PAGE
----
Saturday, June 20, 2015

Book Review: You Talking to Me?

You Talking to Me? The Art of Persuasion from Aristotle to Obama
Sam Leith

A witty and well-written introduction to the classical theory of rhetoric, with examples and explanations. The glossary of rhetorical terms is particularly useful.

I don't think You Talking to Me will be of enormous practical use to most readers. It's hard to envision sitting around listening to political sound bites and thinking "By Jove! That was a jolly fine zeugma!" 

It is, however, an enjoyable way of analyzing and describing how a persuasive argument should work. As usual, the people who would most benefit from reading it are the people least likely to do so; we seem, indeed, to have largely given up on the idea of "persuasion" as a part of public discourse, in favor of mere bombast--the sort of thing that's meant to sound good in short bites, so that the people who already agree with you will have something to agree with you on.

American readers should be warned that You Talking to Me? has a substantial quotient of British cultural references, some of which are quite obscure.

Anyone interested in this topic should run out and buy Gary Wills's Lincoln at Gettysburg, if you haven't read it already.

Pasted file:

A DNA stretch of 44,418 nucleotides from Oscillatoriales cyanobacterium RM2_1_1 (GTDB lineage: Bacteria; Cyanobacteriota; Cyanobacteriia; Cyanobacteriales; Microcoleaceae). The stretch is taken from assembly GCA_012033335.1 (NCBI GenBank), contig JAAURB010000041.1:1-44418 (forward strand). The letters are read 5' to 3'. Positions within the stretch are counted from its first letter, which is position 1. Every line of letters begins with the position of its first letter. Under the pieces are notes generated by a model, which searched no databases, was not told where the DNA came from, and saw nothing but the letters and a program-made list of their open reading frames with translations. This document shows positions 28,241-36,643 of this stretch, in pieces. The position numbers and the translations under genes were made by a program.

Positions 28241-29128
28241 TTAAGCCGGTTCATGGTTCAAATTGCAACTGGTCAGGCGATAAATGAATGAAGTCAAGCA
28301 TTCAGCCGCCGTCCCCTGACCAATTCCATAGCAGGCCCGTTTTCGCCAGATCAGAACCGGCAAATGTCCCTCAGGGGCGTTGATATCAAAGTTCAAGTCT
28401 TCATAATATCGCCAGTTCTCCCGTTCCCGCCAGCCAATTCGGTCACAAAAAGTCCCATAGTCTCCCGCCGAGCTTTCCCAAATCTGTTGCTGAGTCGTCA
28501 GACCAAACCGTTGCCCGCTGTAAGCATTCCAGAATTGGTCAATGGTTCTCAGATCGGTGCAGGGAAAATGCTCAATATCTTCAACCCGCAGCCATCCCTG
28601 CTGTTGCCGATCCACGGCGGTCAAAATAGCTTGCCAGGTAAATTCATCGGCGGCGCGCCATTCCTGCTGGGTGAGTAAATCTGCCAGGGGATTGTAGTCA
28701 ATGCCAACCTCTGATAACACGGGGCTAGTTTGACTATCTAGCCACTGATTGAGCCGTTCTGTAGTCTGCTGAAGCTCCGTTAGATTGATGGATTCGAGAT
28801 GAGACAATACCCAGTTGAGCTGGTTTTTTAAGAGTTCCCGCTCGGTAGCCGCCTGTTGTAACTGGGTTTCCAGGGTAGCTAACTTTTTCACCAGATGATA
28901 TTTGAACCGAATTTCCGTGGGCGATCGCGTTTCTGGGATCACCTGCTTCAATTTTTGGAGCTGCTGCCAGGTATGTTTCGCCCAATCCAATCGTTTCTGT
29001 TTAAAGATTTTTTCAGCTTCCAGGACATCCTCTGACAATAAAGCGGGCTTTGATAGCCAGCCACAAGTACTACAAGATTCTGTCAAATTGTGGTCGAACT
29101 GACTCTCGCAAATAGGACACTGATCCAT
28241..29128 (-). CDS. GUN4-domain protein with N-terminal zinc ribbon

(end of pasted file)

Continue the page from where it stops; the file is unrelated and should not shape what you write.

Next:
1. People believe what they want. Very few people can actually be persuaded. I just recently read _Influence – The Psychology of Persuasion_ Something struck me in the book regarding how people will protect themselves from the troublesome consequences of thought. The author and another professor went to a cult-like self help recruiting meeting. They “pointed out precisely where and why the lecturers’ complex argument was contradictory, illogical, and unsupportable." While the lecturers were devastated by the logic, the audience still signed up for the self help. Not only did they understand, but said that when the professor "started talking, I knew I’d better give them my money now, or I’d go home and start thinking about what he said and never sign up.” People want to believe what they want to believe and Logic will often push them further to strengthen that belief.

    1. I read Influence many years ago and was tremendously impressed. I remember lending to people whom I saw falling for some of the tricks detailed in the book. Knowing how susceptible people are to illogic is like having a minor superpower.

      The interesting thing about rhetoric, as described in You Talking to Me?, is that the structure of a persuasive speech is similar or the same regardless of whether the appeal is to logic, or to emotion, or to self-interest. That's not to say that all individual speakers are equally strong regardless of the content! Sam Leith makes the point that Winston Churchill was considered a powerful yet largely ineffectual speaker because he used a particular type of appeal, which was quite out of style ... until it became exactly right, in 1940.